Steam engine makers have been- occupied ! Jor the last five or six years in discovering j plans for manufacturing steam, engines (or steam motors) which shall unitein themselvesj the advantage of being easily moved from place to place, and be capable of giving sufficient power for the Jight work of an ordina-ry machinist. This is why that, at the Exhibition at London*a large number ol machines of this kind were exhibited. In France, as in England and America, many ingenious machinists have tasked themselves to construct small engines with the machinery so simplified aa tohrender them light and easy of transportation, ? Various machines of.this kind have been in-vented; the engine being generally (though not always) separated. . '' Having thus premised and shown that it is occupy but little space, and may be easily moved from place to place, we will describe the portable engine of Mons. Keni^es, an ingenious machinist of Paris, France;— Figure 1 is an outside elevation, and fig. 2 is a transverse section. The same letters refer to like parts. First—The entire machine, including its boiler, occupies no more room than, an ordinary turning lathe. Second—It is as easy pat together as an ordinary stove, and purpose of a stove. It will be easy to see by the engravings that this engine is mounted upon the upper'surface or covet, A, ol the Toiler, E, from which the steam is conveyed at once into the cylinder, , by the tube or con-duiti C. which adapts itself to the bos, d, which is castwith this cylinder. By this arrangement the inventor says he* obtains, in the cylinder.a pressure nearly equal ?to that in the boiler, owing to their near viol-" nity, and, asa consequence, produces a certain economy in fuel, by avoiding condensation and a consequent diminution of the "pressure. The boiler, E, placed under Hie machine, is of the greatest -simplicity of construction. The furnace is constructed in the interior of the: j boiler, in such a nianner as to cauee the boiler to receive nearly all the heat generated by the fire. The smoke, upon leaving the fire, passes around the boiler by-two flirts, G (the openings to which are within the furnace), and unitein a common chimney. This chim-neyinaybe a common stovepipe, adapted'to the size of the machine, and made to answer the purpose of wariring the shop in which Iflie engine is employed. The whole of this apparatus rests upon a foundation of bricks, enclosed by a casing of sheetiron. ? Under the fire, andin the interior of the furnace, is placed a reservoir, J, from which the boiler obtaiik its supply of Water. It will oe seen thata machine of this kinti may easily be constructed from a. one mail power to a two-horse power—may be made to turn a heavy piece of machinery or a child's plaything, and may be put up, raised, or shifted from place to place, without altering -any arrangement connected with it when it was placed in its first position. The uppej* surface" of the boiler, the cover, At supports the various machinery and safety apparatus necessary to the .propulsion, such aa the float, level, safety, valve, alarm whistle, and steam gauge. ? The engravings suppose that the supply jiSimg* e, is connected withthe surface of the boiler, and the rod connected with a bow-ed shaft,/, which .gives motion to the slide I valve. This arrangement is economical, because it dispenses with notonly the handle, but also several pieces which usually serve to work the cutoff, c. ^ The engine is direct-aijng, "the piston rod jtg connected'to the double crank in the toddle of the shaft, I. The slide valve is worked by an eccentric on -this shaft, which has its bearings in the side Upport whichare braced together by the transverse beam, m. It is a very compact engine in every reepeetiand the power can be carried off and applied to ] drive other machinery by belts from pulleys on the boweol shaft. "We have translated this from " Le Genie Industriel,11 of Paris, with some slight alterations to render the matter more clear to our readers. It resembles, in a measure, the portable engine of Hoard Bradford, of "Water-town, N. Y., and is something like the one of CharlesMann,ofTroy, N.T. Portable steam engines, we know, interest a large class of our readers, and also a very large proportion oi our citizens who are not readers but should be, if thsy consulted their own interests.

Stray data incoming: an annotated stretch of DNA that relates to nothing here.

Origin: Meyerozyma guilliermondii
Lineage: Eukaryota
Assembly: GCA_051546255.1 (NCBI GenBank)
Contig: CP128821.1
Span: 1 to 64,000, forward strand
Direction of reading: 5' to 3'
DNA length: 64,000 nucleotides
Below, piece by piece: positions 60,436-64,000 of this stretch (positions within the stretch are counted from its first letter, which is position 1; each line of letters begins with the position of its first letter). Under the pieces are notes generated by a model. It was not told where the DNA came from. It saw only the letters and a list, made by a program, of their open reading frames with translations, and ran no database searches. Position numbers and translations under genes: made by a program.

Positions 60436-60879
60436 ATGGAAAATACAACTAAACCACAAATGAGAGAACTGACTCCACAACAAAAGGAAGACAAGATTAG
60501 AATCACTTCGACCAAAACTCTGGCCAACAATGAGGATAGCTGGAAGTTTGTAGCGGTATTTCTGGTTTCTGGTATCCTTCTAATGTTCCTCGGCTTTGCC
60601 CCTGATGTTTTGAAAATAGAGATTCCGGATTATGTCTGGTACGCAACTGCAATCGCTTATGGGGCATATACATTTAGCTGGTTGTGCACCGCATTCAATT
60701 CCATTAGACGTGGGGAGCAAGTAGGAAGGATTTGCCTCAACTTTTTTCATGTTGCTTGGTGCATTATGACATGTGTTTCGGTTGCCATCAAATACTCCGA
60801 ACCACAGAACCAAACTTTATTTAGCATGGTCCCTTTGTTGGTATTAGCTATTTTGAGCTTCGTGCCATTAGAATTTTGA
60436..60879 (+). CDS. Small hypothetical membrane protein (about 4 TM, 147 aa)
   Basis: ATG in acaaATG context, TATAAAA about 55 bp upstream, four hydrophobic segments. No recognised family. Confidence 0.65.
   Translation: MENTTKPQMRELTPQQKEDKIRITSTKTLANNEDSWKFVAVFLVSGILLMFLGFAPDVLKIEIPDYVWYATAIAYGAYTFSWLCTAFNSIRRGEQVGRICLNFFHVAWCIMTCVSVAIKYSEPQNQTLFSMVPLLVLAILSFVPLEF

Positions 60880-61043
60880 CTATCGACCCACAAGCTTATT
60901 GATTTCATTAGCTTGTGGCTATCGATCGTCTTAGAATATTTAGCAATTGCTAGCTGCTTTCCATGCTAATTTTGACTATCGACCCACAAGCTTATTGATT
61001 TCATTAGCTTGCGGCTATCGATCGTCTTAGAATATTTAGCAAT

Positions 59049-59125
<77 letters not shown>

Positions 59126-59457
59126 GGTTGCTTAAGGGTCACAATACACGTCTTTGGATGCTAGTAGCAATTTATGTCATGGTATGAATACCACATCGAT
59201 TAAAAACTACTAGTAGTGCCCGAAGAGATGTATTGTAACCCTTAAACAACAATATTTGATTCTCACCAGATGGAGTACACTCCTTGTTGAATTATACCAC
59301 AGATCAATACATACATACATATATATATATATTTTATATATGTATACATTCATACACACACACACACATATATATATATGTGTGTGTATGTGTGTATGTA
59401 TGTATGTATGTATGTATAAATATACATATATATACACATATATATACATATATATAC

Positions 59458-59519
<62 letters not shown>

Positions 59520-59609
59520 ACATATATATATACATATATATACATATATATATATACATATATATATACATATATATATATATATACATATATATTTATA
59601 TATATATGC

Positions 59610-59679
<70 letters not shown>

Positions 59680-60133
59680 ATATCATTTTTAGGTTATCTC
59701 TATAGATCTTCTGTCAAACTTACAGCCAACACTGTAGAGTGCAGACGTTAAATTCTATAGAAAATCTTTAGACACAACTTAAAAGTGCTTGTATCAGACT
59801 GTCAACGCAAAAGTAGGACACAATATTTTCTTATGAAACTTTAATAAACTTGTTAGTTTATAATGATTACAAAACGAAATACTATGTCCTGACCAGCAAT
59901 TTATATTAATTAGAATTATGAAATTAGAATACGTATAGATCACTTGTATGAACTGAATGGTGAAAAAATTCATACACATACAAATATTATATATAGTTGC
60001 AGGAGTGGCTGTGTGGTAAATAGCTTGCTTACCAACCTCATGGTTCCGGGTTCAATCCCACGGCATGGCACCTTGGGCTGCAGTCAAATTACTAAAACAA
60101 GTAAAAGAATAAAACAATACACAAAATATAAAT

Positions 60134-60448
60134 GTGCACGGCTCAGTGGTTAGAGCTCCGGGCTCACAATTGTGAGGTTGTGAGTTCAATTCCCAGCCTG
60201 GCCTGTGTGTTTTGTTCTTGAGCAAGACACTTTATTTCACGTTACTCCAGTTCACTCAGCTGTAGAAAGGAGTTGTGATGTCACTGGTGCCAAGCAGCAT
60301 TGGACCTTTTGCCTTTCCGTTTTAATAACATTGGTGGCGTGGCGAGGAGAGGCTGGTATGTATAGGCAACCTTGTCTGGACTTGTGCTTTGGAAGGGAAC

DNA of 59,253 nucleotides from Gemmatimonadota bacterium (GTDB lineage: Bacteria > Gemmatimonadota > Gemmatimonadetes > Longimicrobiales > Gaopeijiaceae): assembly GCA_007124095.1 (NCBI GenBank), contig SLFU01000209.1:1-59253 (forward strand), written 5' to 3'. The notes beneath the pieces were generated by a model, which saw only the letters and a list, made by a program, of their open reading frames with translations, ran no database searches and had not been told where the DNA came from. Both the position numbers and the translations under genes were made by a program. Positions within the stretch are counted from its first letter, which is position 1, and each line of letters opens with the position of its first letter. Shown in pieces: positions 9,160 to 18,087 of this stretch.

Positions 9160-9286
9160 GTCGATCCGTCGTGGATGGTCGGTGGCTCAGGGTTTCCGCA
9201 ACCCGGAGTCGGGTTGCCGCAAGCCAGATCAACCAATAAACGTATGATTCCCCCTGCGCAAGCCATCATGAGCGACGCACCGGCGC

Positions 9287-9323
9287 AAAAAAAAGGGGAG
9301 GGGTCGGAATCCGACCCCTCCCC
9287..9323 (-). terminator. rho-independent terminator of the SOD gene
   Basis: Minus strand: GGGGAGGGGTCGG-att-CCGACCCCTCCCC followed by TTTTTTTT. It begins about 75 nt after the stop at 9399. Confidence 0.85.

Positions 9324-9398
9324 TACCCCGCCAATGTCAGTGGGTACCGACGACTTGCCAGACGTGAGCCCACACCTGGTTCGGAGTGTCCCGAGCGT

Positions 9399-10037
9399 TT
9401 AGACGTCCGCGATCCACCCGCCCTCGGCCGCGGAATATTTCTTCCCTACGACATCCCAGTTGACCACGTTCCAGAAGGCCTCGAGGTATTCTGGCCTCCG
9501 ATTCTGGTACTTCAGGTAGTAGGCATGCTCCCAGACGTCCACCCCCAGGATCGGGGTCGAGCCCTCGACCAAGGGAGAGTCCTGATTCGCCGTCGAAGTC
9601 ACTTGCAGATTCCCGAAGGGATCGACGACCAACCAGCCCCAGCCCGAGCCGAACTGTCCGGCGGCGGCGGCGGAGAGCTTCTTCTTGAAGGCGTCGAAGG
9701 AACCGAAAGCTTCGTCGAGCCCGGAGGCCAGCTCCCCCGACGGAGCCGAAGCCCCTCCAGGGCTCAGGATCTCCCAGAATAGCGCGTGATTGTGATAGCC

This article was originally published with the title "French Portable Steam Engine" in Scientific American 8, 5, 33 (October 1852)